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Re: [libvirt] [PATCH] virsh: let 'connect' without args remember -c option
- From: Peter Krempa <pkrempa redhat com>
- To: Eric Blake <eblake redhat com>
- Cc: libvir-list redhat com
- Subject: Re: [libvirt] [PATCH] virsh: let 'connect' without args remember -c option
- Date: Tue, 12 Jun 2012 10:13:59 +0200
On 06/12/12 01:06, Eric Blake wrote:
On 06/11/2012 09:33 AM, Eric Blake wrote:
On 06/11/2012 07:01 AM, Daniel P. Berrange wrote:
Personally I think we should return a fatal error if the user
attempts to use 'connect' in non-interactive mode, and not try
to hack it to behave the same as --connect/-c.
I still think that 'connect URI' is useful in non-interactive mode - I
can see batching up a series of commands that crosses several
connections, and therefore where using 'connect' in that batch to swap
connections makes sense.
But I think I can agree to the idea that if we are non-interactive (ie.
stdin is not a tty), then 'connect' without arguments always giving an
error instead of (re-)trying a NULL connection or even remembering the
-c option would make sense. As for the particular issue I was trying to
solve, having 'connect' without arguments error out would at least avoid
my issue of 'make check' taking forever when it gets to the 'virsh
I'm worried that making 'virsh -c $URI connect' fail would break
existing scripts that probe whether a connection is viable. We don't
really have any other way to do a non-invasive probe of whether a
connection has sufficient access rights, although I suppose you can do
things like 'virsh -c $URI list' and ignore the output, for almost the
Yes, it would break some scripts. Libvirt-guests init script is using
this mechanism since commit 05313770 and there may be lots of scripts
other people are using and are out of our control, so we definitely
should keep that piece of functionality.
Also, remember that commit d218344e changed things to avoid connecting
until we HAVE to use the connection, so things like 'virsh -c $URI echo'
are not a viable way to test for a valid connection, since 'echo'
doesn't need a connection to operate. That is, 'virsh -c' is documented
as behaving like 'connect URI', except that the connection is only
attempted if the rest of the command line has to use the connection.
And I _still_ think that we need to fix 'connect URI' to not lose the
current connection until after the new connection is established, as it
is better than the current behavior that kills the current connection
first even if the new connection is not possible.
On the other hand I am thinking about some use cases where keeping the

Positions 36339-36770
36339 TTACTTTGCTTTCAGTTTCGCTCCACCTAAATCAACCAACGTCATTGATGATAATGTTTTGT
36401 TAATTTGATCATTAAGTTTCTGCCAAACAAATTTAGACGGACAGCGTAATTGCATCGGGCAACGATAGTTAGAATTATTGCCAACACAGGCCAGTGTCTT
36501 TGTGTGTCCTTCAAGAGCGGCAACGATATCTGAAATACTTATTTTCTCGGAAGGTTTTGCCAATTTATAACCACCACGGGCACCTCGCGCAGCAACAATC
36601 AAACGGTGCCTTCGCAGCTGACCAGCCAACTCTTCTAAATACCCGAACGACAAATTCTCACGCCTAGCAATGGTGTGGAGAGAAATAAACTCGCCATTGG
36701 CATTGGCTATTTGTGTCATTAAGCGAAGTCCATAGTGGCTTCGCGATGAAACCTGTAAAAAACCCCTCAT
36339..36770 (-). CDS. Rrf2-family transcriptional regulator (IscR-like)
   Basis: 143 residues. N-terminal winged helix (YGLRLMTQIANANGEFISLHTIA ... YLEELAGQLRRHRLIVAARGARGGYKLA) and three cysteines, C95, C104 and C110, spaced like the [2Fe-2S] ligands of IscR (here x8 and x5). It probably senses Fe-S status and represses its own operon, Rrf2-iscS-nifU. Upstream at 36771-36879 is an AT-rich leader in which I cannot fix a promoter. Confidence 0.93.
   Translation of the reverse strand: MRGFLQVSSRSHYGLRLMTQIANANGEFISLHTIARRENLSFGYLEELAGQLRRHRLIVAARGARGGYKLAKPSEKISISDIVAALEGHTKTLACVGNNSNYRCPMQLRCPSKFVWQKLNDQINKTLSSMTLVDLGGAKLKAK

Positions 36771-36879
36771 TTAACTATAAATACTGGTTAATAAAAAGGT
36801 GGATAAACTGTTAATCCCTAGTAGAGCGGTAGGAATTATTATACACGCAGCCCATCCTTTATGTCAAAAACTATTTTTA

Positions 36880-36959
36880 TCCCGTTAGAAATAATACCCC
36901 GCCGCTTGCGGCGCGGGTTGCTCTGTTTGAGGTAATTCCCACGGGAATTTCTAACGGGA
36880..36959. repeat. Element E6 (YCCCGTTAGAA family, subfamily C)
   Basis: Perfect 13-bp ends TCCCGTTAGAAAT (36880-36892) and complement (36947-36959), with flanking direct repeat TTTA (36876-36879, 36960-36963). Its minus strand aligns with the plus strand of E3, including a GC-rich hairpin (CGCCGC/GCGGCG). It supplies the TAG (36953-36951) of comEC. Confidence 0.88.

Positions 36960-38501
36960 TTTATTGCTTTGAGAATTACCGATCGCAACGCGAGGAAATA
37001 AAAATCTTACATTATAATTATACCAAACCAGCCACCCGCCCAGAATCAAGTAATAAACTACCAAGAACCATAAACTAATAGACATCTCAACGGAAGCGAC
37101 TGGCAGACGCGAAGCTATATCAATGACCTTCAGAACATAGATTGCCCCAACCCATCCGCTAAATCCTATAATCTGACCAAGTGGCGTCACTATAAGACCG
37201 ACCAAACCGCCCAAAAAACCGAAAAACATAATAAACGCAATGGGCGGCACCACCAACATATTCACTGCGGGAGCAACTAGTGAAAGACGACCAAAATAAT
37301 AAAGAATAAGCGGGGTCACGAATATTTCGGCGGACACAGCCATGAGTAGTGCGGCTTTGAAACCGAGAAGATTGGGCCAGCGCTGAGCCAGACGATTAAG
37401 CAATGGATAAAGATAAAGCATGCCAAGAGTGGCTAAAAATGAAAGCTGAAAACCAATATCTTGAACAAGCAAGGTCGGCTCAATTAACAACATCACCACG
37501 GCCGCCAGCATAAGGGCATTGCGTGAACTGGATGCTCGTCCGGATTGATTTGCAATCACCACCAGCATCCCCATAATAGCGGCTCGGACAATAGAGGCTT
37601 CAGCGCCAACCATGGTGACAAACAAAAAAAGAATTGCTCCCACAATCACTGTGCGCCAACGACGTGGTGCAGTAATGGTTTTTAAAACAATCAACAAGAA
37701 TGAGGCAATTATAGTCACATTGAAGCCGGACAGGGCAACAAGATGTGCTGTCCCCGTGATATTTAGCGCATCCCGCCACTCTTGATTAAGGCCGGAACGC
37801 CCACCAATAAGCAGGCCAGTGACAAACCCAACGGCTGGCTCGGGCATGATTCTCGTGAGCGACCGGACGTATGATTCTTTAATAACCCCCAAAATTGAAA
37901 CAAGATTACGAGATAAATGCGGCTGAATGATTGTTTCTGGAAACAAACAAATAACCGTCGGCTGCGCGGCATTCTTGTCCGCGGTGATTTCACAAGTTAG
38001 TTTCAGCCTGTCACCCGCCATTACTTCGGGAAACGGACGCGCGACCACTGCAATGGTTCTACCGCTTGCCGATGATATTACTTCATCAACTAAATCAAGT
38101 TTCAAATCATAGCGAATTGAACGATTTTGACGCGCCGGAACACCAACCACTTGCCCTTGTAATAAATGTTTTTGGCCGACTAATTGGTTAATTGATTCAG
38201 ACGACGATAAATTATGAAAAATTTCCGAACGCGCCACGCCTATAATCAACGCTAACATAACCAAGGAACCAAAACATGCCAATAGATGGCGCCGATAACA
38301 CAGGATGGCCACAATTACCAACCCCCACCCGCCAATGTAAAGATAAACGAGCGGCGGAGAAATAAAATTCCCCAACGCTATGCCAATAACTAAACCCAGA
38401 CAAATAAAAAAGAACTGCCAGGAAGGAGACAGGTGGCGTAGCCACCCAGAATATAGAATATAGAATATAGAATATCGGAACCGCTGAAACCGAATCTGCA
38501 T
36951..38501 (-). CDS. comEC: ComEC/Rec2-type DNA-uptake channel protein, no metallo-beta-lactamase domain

old connection would be unfortunate. For example if you paste a "script"
into virsh that might look like this:
connect qemu://production.server/system <- this succeeds
connect qemu://testing.server/system <- this fails
The last command succeeds on the previous connection and you caused a
disaster. It's a little bit overrated but in my opinion if you specify
"connect" then you don't want to use the old connection anymore.
I'll try to incorporate all of this into a v2.
Still not written, because I don't think we have settled on semantics.
What about this proposal:
Add a new option --default to 'virsh connect'. An explicit 'connect
--default' (whether interactive or specified in batch mode on the
command line) allows you to connect to the NULL URI (and thus we have a
way to rely on libvirt.so's default connection rules without having to
type in our desired default connection), no matter what your current
connection state is.
Obviously, 'connect URI' means to attempt to URI, but we fix things so
that if the new connection fails, virsh remains in the same connection
state that it was previously (whether or not it has already connected to
a previous domain).
I don't agree with this approach. As stated above, I think we should
reject all commands until the user specifies a new valid connection to
state that he/she is aware what he/she is doing. To lessen the
inconvenience of having to re-write the previous URI we could add a new
flag eg. --previous to re-connect back to the last working connection.
Finally, 'connect' without either URI or --default changes meaning to
force connection to the current URI, rather than the old semantics of
opening a new connection to the NULL URI. Thus, 'virsh -c
test:///default connect' would now mean that we ensure that we are
connected to test:///default; 'virsh connect' is shorthand for 'virsh
connect --default'; 'virsh "connect $URI; list; connect --default;
list"' lets us toggle between two connections in one batch command, and
'virsh "connect $URI; list; connect"' treats the second connect as a
no-op because we are already in a connected state with $URI and
--default was not given.
This looks OK to me. Hopefuly nobody is using the old semantics to open
a connection to default URI in their scripts. But I honestly think that
nobody is using connect for anything else than checking if the URI is
working in their scripts.
Scripts that use connect to probe for valid ability to connect will
still continue to work. And the new option --default means that users
can still trigger a connection to a NULL URI, but the extra verbosity
means that 'connect' in isolation will no longer be quite so surprising.
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